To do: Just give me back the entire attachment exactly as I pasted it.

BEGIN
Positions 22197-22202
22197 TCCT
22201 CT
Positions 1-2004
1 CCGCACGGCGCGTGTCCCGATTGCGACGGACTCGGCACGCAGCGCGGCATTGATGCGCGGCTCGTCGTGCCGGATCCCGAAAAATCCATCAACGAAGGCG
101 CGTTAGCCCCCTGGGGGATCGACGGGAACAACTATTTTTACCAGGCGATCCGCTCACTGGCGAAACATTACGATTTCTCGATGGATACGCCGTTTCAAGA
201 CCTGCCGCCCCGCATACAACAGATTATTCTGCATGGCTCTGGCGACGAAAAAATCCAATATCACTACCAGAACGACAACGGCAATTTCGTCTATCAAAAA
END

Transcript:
Positions 22197-22202
22197 TCCT
22201 CT
Positions 1-2004
1 CCGCACGGCGCGTGTCCCGATTGCGACGGACTCGGCACGCAGCGCGGCATTGATGCGCGGCTCGTCGTGCCGGATCCCGAAAAATCCATCAACGAAGGCG
101 CGTTAGCCCCCTGGGGGATCGACGGGAACAACTATTTTTACCAGGCGATCCGCTCACTGGCGAAACATTACGATTTCTCGATGGATACGCCGTTTCAAGA
201 CCTGCCGCCCCGCATACAACAGATTATTCTGCATGGCTCTGGCGACGAAAAAATCCAATATCACTACCAGAACGACAACGGCAATTTCGTCTATCAAAAA